Pharmacophore similarity (Tversky)

Combined similarity (Shape & FP)

T4G

3UZA

0.33

0.86

0.89

0.46

0.65

0.52

ZM 241385

3PWH

0.58

0.90

0.93

0.27

0.42

0.48

T4E

3UZC

0.37

0.84

0.89

0.44

0.54

0.47

ZM 241385

4EIY

0.34

0.90

0.93

0.27

0.43

0.39

ZM 241385

3EML

0.35

0.90

0.93

0.27

0.42

0.39

NECA

2YDV

0.51

0.82

0.87

0.17

0.31

0.39

ZM 241385

3VG9

0.32

0.90

0.93

0.27

0.43

0.38

XAC

3REY

0.21

0.89

0.94

0.25

0.48

0.37

ZM 241385

3VGA

0.28

0.90

0.93

0.27

0.42

0.36

Adenosine

2YDO

0.33

0.82

0.86

0.18

0.31

0.31

Caffeine

3RFM

0.26

0.81

0.85

0.21

0.34

0.30

UK-432,097

3QAK

0.16

0.87

0.93

0.14

0.35

0.27

Methods

The “Best Template Searching” tool is part of the Adenosiland infrastructure, based on Ubuntu 9.10 Linux operating system, which is a patchwork of several informatics tools (for more details see Floris et al. 2013). The similarity indexes are calculated by using different approaches: 2D similarity based on Tanimoto and Tversky indexes (Steinbeck et al. 20032006) are calculated from Pubchem Fingerprints (CDK implementation), the shape similarity is calculated by using an in-house implementation of the Ultrafast Shape Recognition method (Floris et al. 2011 Ballester and Richards 2007), and the pharmacophoric features of the pharmacophore-based similarity index are described by Gaussian 3D volumes (Taminau et al. 2008).

Conclusions

We have implemented a novel tool, called “Best Template Searching” to provide template suggestions and homology models of all four hARs based on the similarity between a query structure provided by the user and all co-crystallized ARs ligands. It is well known that ligand-driven induced fit of the receptor is a key feature to facilitate the identification or the optimization of novel potent and selective agonists and antagonists, in particular through molecular docking studies. We therefore believe that choosing as template the structure co-crystallized with the ligand that shares the highest structural similarity with the scaffold of interest may represent an effective strategy. This is in facts the underlying idea of our platform implementation: By using the “Best Template Searching” option, users can upload a SMILES string or directly draw the 2D structure by using the JME interface of the scaffold of interest and search the most similar ligand co-crystallized so far with the hA2A AR. Several similarity indexes are calculated by using different approaches such as a 2D similarity, shape similarity, pharmacophore-based similarity, and simple consensus shape- and pharmacophore-based similarity index.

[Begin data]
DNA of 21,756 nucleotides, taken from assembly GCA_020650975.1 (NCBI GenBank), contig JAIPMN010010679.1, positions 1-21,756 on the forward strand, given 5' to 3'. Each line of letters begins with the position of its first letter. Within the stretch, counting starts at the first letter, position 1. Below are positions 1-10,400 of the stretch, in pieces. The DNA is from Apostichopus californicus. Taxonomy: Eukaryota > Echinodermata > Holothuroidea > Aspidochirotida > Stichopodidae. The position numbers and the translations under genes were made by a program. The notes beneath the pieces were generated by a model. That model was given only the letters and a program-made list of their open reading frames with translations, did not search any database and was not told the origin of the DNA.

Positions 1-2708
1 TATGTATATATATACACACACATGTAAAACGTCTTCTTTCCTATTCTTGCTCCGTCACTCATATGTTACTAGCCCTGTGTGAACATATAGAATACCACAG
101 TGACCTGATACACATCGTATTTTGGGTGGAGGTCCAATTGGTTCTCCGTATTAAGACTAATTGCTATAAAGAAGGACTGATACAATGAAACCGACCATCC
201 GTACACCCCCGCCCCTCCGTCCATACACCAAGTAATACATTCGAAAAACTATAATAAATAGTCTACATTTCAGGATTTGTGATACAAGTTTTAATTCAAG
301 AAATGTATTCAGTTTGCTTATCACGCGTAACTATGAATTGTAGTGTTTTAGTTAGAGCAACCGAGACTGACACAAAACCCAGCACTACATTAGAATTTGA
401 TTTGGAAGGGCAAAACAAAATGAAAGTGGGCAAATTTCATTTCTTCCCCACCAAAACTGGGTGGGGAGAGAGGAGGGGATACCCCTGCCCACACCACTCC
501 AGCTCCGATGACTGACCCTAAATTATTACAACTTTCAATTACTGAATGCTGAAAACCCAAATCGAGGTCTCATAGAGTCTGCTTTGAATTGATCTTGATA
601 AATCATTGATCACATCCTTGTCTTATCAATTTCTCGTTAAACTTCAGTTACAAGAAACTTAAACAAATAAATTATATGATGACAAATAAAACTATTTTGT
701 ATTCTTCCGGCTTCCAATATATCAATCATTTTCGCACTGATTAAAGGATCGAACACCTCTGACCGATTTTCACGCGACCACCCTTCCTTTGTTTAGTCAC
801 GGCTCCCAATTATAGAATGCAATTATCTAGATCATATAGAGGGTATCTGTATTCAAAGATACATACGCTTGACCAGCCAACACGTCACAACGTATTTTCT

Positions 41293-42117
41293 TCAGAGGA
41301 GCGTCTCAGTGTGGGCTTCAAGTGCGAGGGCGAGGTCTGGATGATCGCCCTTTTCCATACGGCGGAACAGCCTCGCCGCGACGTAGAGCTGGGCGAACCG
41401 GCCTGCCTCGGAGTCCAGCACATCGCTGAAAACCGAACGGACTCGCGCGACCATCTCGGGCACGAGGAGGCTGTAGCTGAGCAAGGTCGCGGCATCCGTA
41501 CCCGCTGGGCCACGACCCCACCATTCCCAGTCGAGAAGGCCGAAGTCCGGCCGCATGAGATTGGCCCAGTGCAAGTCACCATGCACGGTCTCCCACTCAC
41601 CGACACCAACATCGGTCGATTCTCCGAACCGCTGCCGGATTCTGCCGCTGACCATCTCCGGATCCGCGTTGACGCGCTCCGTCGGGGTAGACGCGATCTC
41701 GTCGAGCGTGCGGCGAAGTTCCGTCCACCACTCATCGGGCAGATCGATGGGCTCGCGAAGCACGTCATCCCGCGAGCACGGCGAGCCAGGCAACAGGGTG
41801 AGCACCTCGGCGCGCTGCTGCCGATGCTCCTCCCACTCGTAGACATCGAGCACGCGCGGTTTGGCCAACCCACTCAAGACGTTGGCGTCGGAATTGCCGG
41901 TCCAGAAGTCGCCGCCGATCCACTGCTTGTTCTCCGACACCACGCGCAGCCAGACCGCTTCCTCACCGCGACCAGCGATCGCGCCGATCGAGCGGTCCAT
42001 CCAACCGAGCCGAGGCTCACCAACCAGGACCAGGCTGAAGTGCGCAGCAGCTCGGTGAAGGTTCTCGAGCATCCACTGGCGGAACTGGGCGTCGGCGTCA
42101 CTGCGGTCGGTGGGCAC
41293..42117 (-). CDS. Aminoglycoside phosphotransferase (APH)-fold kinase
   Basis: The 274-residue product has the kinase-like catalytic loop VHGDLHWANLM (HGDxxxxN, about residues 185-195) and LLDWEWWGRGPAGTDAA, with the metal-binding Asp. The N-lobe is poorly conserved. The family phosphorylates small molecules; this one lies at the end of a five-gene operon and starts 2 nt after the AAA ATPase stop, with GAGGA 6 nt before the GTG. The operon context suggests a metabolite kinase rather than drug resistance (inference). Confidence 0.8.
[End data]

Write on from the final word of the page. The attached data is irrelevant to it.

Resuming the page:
We are also confident that the proposed strategy can be easily and effectively extended to other GPCRs.

Abbreviations

ARs: 

Adenosine receptors

GPCRs: 

G protein-coupled receptors

NECA: 

N-ethyl-5′-carboxamido adenosine

T4E: 

4-(3-amino-5-phenyl-1,2,4-triazin-6-yl)-2-chlorophenol

T4G: 

6-(2,6-dimethylpyridin-4-yl)-5-phenyl-1,2,4-triazin-3-amine

ZM 241385: 

4-(2-(7-amino-2-(2-furyl)(1,2,4)triazolo(2,3-a)(1,3,5)triazin-5-yl-amino)ethyl)phenol

XAC: 

N-(2-aminoethyl)-2-[4-(2,6-dioxo-1,3-dipropyl- 2,3,6,7-tetrahydro-1H-purin-8-yl)phenoxy]acetamide.

Declarations

Acknowledgements

The molecular modeling work coordinated by S.M. has been carried out with financial support of the University of Padova, Italy and the Italian Ministry for University and Research (MIUR), Rome, Italy. S.M. is also very grateful to Chemical Computing Group, YASARA Biosciences GmbH and Acellera for the scientific and technical partnership. Finally, we desire to give our appreciations to Peter Ertl for his courtesy in using its the Java Molecule Editor (JME).

Authors’ Affiliations

(1)
CRS4, Parco Polaris
(2)
Molecular Modeling Section (MMS), Department of Pharmaceutical and Pharmacological Sciences, University of Padova

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Copyright

© Floris et al.; licensee Springer. 2013

This article is published under license to BioMed Central Ltd. This is an Open Access article distributed under the terms of the Creative Commons Attribution License (http://creativecommons.org/licenses/by/2.0), which permits unrestricted use, distribution, and reproduction in any medium, provided the original work is properly cited.